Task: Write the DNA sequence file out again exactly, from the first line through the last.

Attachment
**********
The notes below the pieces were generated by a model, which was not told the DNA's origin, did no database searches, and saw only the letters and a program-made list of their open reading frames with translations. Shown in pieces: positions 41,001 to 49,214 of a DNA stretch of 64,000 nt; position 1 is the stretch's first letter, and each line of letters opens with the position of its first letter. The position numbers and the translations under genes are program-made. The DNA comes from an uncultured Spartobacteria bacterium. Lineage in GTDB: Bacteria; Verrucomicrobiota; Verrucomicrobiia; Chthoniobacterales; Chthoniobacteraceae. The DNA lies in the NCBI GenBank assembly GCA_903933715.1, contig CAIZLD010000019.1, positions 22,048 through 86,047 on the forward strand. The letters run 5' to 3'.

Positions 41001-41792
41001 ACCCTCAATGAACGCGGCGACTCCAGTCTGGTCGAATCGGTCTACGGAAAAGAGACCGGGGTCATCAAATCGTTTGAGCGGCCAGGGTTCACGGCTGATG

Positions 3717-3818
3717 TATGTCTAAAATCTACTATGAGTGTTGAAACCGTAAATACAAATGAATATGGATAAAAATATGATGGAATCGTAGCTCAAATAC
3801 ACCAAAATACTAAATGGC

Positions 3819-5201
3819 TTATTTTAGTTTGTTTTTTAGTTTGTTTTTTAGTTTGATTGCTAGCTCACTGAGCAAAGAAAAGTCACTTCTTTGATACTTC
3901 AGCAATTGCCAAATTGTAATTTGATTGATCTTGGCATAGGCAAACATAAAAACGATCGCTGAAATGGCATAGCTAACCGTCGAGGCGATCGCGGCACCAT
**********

The notes below the pieces were generated by a model, which was not told the DNA's origin, did no database searches, and saw only the letters and a program-made list of their open reading frames with translations. Shown in pieces: positions 41,001 to 49,214 of a DNA stretch of 64,000 nt; position 1 is the stretch's first letter, and each line of letters opens with the position of its first letter. The position numbers and the translations under genes are program-made. The DNA comes from an uncultured Spartobacteria bacterium. Lineage in GTDB: Bacteria; Verrucomicrobiota; Verrucomicrobiia; Chthoniobacterales; Chthoniobacteraceae. The DNA lies in the NCBI GenBank assembly GCA_903933715.1, contig CAIZLD010000019.1, positions 22,048 through 86,047 on the forward strand. The letters run 5' to 3'.

Positions 41001-41792
41001 ACCCTCAATGAACGCGGCGACTCCAGTCTGGTCGAATCGGTCTACGGAAAAGAGACCGGGGTCATCAAATCGTTTGAGCGGCCAGGGTTCACGGCTGATG

Positions 3717-3818
3717 TATGTCTAAAATCTACTATGAGTGTTGAAACCGTAAATACAAATGAATATGGATAAAAATATGATGGAATCGTAGCTCAAATAC
3801 ACCAAAATACTAAATGGC

Positions 3819-5201
3819 TTATTTTAGTTTGTTTTTTAGTTTGTTTTTTAGTTTGATTGCTAGCTCACTGAGCAAAGAAAAGTCACTTCTTTGATACTTC
3901 AGCAATTGCCAAATTGTAATTTGATTGATCTTGGCATAGGCAAACATAAAAACGATCGCTGAAATGGCATAGCTAACCGTCGAGGCGATCGCGGCACCAT